Kindle Price: $0.99
Official Rating: 2/5
“Adin Anderson lives in a small town where the stagnant flow of time is considered peace and quiet, but that isn’t good enough for him. He may not be a big believer in fate, but something bigger has to be out there for him. And the day he receives a random letter from an unlikely source may be it.”
There are some times when I’m reading a book and I realize, It has potential, but right now it needs heavy editing and that’s how I feel about Sixty-Seven Salamanders.
I was chatting to my good friend Maggie (check out her article on Book Blurb Blacklists here!)about Sixty-Seven Salamanders (which I could conveniently abbreviate to SSS) and she said that based on my description, Sixty-Seven Salamanders sounded more like a prequel than an actual book. And she was right. Sixty-Seven Salamanders would be better off as a prequel, rather than the first book of a series. The reason being is that, the entire plot is focused on Adin’s development. There are many actions scenes, situations where he makes serious decisions (that will no doubt affect him later on), and overall moments where he experiences growth. So, it would be wrong for me to say that there was no substance to Sixty-Seven Salamanders, because there is. You are shown how Adin is growing, experiencing, and learning from predicaments along with his friends/team and that’s important. However, that isn’t how you begin a series. As aforementioned friend said, “In general, it [the first book in a series] should have its own self-contained plot, but it can also hint at a larger plot line that spans the series. So…it can be read as a standalone book, but it’s also open ended enough that it can be expanded on in later books.”
Out of anything, the abundance of cliches and curse words stood out the most, unfortunately. They were everywhere. There was hardly a page that didn’t have at least one curse word and one cliche and I was dying. Now, I realize that people curse all the time and I assure you I wasn’t gasping in horror every time I saw a character let one fly. But there really was an excessive amount. Damn was said twenty-one times, ‘ass’ was said thirty-seven times, and ‘hell’ was used in some form (e.g. “What the hell?”) fifty-eight times. Why? It didn’t feel necessary, definitely didn’t add anything to the plot or overall book, and was, all things considered, a useless thing to include. The cliches were there too, in the form of overused one-liners, a character describing themselves (for no reason) in order to give a description to the reader, and situations where everything somehow works out. I also saw quite a few mistakes that could have been easily fixed with basic editing.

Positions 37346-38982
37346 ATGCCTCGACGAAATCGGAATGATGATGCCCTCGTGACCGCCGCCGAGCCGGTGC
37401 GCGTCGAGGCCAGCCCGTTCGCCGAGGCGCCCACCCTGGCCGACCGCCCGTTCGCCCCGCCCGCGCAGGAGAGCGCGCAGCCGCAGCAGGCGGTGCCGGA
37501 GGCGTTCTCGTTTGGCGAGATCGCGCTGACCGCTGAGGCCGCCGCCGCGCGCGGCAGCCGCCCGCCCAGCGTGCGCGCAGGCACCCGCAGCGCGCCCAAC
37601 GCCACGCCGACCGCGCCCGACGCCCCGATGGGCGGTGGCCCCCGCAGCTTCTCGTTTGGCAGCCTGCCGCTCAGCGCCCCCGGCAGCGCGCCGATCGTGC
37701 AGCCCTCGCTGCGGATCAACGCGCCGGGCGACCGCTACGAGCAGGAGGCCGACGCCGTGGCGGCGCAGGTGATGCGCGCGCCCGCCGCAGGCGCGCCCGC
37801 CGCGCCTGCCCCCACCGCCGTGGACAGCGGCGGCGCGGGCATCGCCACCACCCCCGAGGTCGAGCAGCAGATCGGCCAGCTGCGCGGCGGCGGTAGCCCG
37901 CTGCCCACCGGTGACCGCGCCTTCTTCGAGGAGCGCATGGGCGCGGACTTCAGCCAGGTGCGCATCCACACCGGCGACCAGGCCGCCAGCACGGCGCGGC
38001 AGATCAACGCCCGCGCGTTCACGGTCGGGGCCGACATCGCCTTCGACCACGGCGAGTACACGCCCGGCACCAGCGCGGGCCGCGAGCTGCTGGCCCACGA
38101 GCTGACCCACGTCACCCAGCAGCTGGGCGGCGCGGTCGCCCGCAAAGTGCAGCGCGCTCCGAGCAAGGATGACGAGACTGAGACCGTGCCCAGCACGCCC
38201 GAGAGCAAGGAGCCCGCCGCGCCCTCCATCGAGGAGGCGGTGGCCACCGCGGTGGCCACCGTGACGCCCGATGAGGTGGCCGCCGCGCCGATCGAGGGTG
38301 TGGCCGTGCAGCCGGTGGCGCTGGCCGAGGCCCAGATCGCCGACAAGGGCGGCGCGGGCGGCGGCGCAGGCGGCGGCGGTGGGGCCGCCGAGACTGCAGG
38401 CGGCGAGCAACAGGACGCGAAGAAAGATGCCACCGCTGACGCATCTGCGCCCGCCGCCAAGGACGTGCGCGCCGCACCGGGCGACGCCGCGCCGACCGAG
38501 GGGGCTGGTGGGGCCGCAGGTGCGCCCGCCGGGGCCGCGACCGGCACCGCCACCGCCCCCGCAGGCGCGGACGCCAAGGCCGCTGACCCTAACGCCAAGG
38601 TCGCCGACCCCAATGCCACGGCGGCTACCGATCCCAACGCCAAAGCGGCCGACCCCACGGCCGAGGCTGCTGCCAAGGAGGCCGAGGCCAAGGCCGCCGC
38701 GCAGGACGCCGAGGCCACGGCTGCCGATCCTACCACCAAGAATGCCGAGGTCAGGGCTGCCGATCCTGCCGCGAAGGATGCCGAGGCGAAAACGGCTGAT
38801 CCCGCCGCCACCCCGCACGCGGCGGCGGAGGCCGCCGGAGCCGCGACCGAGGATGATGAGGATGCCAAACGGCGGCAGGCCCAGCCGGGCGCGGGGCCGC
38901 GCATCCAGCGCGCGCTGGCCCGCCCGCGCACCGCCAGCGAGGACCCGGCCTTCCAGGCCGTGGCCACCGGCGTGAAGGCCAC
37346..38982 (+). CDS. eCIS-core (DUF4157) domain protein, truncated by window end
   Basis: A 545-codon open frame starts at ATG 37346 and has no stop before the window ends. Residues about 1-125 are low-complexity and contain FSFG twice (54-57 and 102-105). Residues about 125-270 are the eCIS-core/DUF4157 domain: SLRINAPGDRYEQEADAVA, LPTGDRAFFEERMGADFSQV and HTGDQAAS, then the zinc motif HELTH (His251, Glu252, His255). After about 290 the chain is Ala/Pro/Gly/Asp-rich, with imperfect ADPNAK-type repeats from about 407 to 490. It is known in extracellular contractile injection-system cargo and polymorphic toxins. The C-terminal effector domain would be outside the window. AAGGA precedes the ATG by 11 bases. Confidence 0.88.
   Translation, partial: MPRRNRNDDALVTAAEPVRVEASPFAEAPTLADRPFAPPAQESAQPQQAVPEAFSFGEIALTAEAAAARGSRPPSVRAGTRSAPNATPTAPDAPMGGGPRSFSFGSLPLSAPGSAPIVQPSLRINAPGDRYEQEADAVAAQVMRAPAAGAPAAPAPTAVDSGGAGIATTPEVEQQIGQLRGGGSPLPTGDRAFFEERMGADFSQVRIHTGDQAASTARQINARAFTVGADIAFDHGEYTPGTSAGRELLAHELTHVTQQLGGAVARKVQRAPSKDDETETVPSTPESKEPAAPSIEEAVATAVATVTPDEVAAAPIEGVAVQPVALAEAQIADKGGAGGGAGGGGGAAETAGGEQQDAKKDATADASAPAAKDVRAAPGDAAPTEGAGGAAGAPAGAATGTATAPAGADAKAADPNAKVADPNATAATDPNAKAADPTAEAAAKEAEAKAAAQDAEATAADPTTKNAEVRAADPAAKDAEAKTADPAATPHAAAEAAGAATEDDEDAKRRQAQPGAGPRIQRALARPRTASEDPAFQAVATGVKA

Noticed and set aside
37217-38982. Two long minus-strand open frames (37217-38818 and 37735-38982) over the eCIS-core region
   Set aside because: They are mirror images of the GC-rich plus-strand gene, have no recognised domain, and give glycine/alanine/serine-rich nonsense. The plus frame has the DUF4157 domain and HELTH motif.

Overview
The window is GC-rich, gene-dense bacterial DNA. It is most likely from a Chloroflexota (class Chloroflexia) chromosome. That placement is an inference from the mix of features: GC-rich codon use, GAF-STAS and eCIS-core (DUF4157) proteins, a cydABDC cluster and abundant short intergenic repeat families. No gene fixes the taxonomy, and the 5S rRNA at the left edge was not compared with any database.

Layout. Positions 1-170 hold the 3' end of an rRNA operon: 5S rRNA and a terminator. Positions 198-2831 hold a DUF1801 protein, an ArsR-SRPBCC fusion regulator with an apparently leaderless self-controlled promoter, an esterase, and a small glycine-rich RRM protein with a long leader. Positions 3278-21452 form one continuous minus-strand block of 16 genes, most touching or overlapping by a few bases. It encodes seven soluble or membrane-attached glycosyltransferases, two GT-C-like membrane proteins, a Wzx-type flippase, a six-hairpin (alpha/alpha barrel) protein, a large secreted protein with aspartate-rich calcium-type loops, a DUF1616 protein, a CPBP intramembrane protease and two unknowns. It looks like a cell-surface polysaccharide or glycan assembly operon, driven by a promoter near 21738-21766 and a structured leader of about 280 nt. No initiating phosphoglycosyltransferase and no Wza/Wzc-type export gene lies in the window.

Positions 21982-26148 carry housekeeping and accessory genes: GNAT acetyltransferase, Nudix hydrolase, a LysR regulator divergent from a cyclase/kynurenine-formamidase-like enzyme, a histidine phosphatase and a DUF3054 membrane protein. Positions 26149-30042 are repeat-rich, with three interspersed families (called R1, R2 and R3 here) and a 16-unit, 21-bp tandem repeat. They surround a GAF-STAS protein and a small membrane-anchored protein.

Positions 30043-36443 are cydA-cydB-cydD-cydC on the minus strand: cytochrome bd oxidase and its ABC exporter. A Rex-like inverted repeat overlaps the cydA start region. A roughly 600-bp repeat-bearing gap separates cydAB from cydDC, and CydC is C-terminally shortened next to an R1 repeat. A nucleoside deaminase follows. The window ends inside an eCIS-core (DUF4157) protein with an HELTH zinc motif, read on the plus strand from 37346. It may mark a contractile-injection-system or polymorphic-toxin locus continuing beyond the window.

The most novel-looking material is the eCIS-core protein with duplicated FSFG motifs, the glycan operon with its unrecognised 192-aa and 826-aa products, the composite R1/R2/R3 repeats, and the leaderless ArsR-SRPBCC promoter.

In addition to that, I didn’t see any conflict. Anyone who has ever read anything, knows that there has to be conflict in a book. Without conflict, it’s a) unrealistic and b) I’m quite sure there can’t be a solid plot. Sixty-Seven Salamanders had attempts at conflict, but it was all fluff. Meaningless, five minute banter between characters, half-hearted anger, and a ‘villain’ that honestly didn’t do much besides insult two different people’s parents. That’s not very much.
I want to briefly touch on this just because it struck me as odd. In two different parts of the book, a girl is naked around Adin. It was never really explained why and it was never obvious as to why Joseph included it, but it was weird and happened twice with two girls. I’m all for being comfortable with your body, but how often does a girl walk into a bathroom in the nude around a guy she doesn’t know? At one point, one of the girls joins Adin in the shower. Nothing sexual happens, but she goes in there with him (without his permission), talks to him for a bit, doesn’t shower, and then leaves. She doesn’t even shower! Or at least it isn’t mentioned that she was showering while talking to him. First of all, it wasn’t like what she had to say couldn’t have waited until after he got out. Secondly, why would this be okay? If Adin had joined the girl in the shower without her permission, there would be outrage, but I guess since Adin is a guy, people think it’s fine? That’s not fair. Maybe it was done to show that Adin is a gentleman, but there are definitely other ways to tell the reader that.
Would I Recommend Sixty-Seven Salamanders? I’m afraid I would not recommend it at this moment. It needs to undergo severe editing and development before it will reach the potential that I saw as I was reading it. There were too many things that I didn’t like and not enough that I did like and for that, I cannot encourage others to read it.
I received this book from the author in exchange for an honest review.
Update: After writing this review, I was informed by the author that editing as since been done to fix grammatical errors.